Kagan In 1995: Judicial Nominees Must Answer Questions
The Senate confirmation hearings for the Supreme Court have become "a vapid and hollow charade," a Chicago law professor complained, because the nominees are not forced to say what they think about disputed issues such as abortion, affirmative action and privacy.
It is "an embarrassment," she said, that "senators today do not insist that any nominee reveal what kind of Justice she would make, by disclosing her views on important legal issues." Justice Clarence Thomas won confirmation, she said, even "after his substantive testimony had become a national laughingstock."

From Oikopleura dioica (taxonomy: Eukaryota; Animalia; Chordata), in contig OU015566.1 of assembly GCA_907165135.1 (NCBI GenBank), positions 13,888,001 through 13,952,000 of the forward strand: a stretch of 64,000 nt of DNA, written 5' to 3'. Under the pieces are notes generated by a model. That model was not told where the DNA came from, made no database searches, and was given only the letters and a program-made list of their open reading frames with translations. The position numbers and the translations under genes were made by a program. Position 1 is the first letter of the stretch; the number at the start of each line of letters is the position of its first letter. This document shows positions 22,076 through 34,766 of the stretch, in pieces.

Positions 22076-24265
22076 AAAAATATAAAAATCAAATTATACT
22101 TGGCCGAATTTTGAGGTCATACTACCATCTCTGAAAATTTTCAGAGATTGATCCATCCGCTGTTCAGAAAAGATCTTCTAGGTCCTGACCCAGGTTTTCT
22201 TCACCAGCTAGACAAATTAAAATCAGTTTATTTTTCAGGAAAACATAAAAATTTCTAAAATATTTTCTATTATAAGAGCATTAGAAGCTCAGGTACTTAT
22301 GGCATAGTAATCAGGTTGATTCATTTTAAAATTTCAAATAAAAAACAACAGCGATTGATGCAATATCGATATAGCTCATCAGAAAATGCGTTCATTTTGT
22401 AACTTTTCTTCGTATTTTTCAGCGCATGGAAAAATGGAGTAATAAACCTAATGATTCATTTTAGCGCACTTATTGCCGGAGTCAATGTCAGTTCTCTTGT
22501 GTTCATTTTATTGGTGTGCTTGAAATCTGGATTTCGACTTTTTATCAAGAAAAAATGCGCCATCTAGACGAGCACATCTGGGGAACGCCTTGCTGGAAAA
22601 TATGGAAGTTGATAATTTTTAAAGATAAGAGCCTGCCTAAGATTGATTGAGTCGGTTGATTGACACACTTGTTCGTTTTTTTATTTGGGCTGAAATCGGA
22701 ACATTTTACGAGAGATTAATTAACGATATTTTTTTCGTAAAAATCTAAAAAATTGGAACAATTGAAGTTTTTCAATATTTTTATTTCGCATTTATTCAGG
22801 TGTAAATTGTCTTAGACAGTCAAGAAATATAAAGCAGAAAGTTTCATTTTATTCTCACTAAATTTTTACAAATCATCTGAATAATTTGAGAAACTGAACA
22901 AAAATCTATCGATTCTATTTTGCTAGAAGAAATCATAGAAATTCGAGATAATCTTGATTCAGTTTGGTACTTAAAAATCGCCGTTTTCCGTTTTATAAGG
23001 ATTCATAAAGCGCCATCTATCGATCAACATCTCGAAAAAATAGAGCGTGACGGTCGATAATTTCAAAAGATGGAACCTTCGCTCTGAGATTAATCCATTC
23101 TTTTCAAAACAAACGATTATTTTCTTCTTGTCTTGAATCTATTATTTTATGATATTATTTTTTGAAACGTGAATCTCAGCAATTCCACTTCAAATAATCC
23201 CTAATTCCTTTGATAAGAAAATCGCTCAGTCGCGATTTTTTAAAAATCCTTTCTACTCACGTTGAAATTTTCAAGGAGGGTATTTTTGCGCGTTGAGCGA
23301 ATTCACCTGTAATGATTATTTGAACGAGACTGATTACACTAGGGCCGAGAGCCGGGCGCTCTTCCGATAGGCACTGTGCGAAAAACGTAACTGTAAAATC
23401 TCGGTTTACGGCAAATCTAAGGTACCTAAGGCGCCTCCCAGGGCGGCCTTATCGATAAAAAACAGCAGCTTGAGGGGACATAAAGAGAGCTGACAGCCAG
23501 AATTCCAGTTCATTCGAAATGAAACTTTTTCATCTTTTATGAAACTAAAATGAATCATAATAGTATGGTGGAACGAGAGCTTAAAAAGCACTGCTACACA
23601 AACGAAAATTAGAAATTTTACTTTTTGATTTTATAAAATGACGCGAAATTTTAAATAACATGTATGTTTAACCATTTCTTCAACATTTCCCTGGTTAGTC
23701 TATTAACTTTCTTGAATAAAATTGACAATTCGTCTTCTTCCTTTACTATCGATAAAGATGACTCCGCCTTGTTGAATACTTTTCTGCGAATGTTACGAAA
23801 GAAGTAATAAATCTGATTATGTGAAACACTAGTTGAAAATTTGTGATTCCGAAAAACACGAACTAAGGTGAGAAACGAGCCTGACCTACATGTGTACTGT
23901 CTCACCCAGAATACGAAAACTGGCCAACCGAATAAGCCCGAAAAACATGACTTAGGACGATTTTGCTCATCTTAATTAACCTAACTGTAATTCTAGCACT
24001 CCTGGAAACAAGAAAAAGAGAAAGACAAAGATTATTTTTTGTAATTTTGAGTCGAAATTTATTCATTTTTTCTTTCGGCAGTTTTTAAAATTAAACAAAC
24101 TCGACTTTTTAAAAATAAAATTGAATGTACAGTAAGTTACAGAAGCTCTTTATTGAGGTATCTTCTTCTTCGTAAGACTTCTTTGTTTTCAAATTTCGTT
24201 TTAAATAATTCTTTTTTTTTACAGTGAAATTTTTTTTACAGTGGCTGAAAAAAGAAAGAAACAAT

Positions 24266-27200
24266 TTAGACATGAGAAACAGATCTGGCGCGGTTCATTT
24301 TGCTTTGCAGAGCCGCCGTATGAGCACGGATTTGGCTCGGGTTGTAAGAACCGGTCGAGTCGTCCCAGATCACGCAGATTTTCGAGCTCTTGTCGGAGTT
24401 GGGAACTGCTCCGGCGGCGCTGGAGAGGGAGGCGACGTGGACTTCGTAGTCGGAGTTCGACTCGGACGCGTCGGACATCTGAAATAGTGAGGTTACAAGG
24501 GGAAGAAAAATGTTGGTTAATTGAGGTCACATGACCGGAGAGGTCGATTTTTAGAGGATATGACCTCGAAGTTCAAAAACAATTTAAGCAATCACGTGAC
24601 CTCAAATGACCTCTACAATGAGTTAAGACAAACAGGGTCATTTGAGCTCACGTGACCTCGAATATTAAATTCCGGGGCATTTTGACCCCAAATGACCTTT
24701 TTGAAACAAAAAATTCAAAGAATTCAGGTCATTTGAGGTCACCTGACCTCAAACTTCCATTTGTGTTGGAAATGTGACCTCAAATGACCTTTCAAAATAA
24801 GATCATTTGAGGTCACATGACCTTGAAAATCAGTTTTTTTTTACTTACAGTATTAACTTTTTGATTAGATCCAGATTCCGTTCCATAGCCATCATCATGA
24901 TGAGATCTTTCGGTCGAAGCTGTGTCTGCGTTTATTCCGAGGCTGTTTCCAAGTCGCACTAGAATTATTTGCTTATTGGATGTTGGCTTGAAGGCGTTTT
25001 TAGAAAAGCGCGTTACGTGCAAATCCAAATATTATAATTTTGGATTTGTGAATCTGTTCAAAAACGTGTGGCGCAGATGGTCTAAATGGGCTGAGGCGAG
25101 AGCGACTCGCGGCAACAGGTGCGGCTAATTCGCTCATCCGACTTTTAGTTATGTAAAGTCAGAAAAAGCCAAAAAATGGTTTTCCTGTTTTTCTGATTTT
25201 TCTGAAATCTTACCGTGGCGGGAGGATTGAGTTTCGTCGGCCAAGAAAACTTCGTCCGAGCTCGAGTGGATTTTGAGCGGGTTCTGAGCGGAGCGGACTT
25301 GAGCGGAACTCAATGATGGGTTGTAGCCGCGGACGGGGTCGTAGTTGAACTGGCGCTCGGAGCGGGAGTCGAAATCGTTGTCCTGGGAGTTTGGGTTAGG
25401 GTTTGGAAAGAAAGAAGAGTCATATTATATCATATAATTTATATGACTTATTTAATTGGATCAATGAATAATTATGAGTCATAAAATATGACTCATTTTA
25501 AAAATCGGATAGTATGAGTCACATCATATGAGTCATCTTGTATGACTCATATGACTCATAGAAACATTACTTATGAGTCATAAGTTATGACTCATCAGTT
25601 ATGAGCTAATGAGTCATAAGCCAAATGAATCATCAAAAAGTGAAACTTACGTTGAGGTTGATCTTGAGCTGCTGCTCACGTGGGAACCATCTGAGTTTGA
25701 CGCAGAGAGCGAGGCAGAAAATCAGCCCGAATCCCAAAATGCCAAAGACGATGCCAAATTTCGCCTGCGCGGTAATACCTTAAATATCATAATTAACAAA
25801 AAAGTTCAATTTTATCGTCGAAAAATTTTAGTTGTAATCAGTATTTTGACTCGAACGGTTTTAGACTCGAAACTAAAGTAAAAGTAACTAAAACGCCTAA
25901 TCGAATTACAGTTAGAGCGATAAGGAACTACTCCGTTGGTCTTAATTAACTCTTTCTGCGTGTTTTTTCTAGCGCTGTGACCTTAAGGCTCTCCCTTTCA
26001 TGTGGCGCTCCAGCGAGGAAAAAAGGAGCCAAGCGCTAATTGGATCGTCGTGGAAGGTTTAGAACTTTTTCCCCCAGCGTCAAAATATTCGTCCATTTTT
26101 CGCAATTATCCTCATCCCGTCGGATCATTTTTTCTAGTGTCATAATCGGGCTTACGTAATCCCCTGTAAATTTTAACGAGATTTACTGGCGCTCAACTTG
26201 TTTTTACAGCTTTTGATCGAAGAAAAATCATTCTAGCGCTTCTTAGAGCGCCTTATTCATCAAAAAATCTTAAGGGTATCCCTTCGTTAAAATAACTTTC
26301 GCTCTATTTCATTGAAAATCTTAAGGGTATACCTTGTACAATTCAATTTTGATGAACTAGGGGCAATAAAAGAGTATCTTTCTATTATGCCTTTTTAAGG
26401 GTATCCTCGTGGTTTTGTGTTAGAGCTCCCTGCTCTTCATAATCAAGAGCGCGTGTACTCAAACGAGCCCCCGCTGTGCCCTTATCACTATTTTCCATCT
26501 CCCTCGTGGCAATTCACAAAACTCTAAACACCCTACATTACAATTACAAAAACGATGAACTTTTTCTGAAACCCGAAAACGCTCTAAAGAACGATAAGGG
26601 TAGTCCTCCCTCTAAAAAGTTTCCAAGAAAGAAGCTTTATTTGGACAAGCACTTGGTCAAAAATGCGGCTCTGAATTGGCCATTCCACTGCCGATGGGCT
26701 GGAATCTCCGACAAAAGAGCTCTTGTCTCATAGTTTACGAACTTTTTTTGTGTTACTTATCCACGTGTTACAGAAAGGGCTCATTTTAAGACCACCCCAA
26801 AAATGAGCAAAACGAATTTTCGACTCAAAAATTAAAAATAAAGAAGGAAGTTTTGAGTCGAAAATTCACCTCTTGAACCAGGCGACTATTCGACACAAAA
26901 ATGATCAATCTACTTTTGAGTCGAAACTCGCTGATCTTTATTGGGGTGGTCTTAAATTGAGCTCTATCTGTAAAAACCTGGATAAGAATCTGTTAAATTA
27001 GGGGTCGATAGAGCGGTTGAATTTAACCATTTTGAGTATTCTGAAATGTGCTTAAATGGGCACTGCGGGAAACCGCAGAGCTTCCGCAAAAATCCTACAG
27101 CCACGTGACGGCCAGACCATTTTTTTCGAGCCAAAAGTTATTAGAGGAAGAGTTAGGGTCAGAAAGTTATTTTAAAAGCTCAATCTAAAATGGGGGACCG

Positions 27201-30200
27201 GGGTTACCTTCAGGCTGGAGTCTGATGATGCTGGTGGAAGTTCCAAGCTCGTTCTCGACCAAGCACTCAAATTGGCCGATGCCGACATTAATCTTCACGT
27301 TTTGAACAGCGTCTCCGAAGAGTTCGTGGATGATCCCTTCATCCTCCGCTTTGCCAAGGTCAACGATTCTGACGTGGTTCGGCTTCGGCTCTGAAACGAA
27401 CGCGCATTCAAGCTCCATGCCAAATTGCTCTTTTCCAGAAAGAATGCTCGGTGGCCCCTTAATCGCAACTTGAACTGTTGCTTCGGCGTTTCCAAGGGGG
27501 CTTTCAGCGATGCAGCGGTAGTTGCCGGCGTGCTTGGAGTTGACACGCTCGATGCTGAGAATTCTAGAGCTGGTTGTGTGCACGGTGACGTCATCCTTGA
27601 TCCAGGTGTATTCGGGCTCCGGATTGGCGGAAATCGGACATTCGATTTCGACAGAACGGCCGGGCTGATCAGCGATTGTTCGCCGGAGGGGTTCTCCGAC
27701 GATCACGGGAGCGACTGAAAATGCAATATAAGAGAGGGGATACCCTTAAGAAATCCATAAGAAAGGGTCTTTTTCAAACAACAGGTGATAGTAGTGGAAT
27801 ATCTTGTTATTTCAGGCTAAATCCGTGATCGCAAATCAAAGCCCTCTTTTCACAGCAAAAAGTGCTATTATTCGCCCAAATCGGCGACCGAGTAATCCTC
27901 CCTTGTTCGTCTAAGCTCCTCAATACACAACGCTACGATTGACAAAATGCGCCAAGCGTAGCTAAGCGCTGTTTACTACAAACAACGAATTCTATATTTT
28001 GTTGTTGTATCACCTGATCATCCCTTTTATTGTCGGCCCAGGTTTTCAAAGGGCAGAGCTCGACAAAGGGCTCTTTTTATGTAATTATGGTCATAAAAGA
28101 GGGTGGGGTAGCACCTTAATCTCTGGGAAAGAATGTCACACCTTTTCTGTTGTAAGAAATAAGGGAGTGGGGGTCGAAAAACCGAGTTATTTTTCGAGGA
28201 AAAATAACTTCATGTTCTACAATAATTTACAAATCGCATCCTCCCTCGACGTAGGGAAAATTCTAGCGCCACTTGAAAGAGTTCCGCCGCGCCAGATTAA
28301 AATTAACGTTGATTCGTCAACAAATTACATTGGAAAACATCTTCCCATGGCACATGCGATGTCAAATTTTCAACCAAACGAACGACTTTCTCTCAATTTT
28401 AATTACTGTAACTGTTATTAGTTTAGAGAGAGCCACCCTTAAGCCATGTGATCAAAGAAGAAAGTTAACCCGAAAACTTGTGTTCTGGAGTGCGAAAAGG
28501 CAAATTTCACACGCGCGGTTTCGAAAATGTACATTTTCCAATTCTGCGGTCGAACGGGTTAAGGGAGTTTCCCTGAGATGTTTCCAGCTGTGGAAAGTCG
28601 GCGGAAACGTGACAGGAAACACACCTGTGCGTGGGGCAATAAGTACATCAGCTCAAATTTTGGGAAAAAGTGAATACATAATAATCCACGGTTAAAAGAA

These comments from a 1995 article are likely to be a focus of the next Supreme Court hearing if their author — Elena Kagan — emerges as President Obama's nominee. White House aides say the president is near making a decision, perhaps as soon as Monday.
(Emphasis supplied.) Kagan was absolutely right in 1995 and should she be the nominee, then it is time to elevate the confirmation process -- apply the standard Kagan caled for in 1995. The Senate has the right and should demand answers from judicial nominees. If the nominee refuses, then the Senate should not confirm.
Speaking for me only
|< Fighting For Your Citizenship | Saturday Afternoon Open Thread >|